The Zeigarnik Effect: What event marketers can learn from nineties soap operas
If you grew up in the 80s and 90s in the UK, it’s likely that every weekday at 5:35pm you turned on the telly and sat down to watch Aussie soap opera Neighbours.
While we loved the characters and dreamed of having Bouncer the dog as our faithful companion, what kept us coming back for more were the cliff hangers - the unfinished stories. Behind this tactic to keep an audience entertained and engaged was some canny psychology and key studies in human behaviour.
One such study was by Russian psychologist Bluma Zeignarnik. Her theory known as the ‘Zeigarnik Effect,’ recognised that unfinished or tasks that were interrupted before they were completed were more easily recalled than completed tasks.
When it comes to promoting your exhibition online, most visitors will be completely unaware of how many invisible forces there can be on an event website that can shape their decision making and buying behaviours. Focusing on the Zeigarnik Effect, there is one such unseen clever tactic on event websites that creates unresolved tension, that helps to
keep your audience engaged and makes them more likely to finish a task (i.e registration or buying a ticket).
How do you use the Zeigarnik Effect on an event website?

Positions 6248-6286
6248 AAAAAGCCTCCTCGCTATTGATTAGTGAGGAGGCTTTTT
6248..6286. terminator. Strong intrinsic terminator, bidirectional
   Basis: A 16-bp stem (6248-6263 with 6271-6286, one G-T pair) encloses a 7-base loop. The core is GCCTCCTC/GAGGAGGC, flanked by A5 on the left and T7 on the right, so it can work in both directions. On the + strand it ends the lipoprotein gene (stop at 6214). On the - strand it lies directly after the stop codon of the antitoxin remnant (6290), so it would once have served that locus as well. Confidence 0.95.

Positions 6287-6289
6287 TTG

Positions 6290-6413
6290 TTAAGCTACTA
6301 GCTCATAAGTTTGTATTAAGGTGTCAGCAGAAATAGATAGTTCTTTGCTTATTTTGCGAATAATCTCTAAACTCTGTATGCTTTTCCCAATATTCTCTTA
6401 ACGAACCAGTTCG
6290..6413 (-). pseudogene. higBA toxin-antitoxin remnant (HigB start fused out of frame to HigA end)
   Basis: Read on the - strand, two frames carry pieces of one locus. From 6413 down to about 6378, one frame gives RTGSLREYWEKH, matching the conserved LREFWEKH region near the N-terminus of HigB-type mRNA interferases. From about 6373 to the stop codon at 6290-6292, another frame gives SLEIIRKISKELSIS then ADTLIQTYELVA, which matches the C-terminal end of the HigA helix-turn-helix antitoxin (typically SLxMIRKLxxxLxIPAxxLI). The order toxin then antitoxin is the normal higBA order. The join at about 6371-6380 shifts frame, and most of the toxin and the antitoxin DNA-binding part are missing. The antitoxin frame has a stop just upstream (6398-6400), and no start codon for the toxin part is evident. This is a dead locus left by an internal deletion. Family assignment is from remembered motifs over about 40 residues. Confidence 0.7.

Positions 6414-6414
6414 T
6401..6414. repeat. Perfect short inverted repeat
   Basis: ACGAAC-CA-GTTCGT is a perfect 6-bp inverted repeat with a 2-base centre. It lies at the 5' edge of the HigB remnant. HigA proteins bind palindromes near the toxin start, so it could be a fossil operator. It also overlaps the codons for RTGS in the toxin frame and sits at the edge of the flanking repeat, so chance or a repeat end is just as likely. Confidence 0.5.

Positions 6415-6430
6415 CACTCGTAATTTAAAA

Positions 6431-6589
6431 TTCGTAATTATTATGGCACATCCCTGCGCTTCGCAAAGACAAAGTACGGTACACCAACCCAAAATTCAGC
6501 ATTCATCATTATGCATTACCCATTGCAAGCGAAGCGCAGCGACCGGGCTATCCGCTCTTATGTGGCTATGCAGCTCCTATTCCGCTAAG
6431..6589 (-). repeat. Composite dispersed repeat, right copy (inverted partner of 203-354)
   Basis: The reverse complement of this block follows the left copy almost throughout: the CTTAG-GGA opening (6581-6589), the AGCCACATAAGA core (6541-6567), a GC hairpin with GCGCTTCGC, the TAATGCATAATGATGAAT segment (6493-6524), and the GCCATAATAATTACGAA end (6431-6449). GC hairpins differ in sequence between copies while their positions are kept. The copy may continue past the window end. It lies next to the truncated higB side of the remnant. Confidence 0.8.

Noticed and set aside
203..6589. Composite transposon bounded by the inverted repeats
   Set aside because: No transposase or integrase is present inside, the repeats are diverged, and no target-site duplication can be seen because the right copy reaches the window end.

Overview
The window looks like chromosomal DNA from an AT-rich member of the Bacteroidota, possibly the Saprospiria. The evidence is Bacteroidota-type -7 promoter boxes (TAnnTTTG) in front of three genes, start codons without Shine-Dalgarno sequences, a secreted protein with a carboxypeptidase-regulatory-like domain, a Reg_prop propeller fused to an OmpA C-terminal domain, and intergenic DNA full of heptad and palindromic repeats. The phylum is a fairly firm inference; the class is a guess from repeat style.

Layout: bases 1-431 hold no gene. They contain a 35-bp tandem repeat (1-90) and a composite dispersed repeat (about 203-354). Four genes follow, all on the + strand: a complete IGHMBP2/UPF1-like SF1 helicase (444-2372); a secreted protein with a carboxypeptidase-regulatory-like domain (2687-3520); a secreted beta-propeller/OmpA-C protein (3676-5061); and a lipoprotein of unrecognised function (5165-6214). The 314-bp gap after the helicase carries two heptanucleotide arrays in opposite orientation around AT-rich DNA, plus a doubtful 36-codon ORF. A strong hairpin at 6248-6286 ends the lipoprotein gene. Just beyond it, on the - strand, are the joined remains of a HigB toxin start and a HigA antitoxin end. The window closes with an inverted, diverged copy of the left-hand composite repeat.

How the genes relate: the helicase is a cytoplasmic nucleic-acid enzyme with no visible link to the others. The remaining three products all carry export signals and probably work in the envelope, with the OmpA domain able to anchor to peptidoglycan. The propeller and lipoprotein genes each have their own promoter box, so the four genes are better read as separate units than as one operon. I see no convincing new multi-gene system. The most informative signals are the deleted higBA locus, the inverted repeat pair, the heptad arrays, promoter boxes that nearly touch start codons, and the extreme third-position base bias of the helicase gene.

Wherever you can, on pages including visitor registration, exhibitor zones, or ticketing pages, use visuals that represent the incompleteness of a task. Why? Highlighting that something is not completed helps to create task-specific tension that will encourage the user to recall the task, and increase the need to complete it.
If the user has to pause what they are doing, they will be left with this unresolved tension and know the task is unfinished which will create the need to come back and complete what they are trying to achieve. Progress bars or circles, tick boxes or step indicators (i.e. 2 of 4 tasks completed so far) are all great ways to create unresolved tension by indicating how close a user is to completing their specific online journey.
Not only is the Zeigarnik Effect a good way of increasing conversion by encouraging the completion of tasks, it also improves your event website's user experience (UX).
Progress indicators allow your users to know how far they have to go to complete a task which helps provide context and understanding which in turn improves your website’s user journey.
In conclusion, if you happen to find yourself tuning into Neighbours again after it returns to our screens after being initially cancelled last year, remember the Zeigarnik Effect, and improve your conversion rates by creating some unresolved tension on your event website.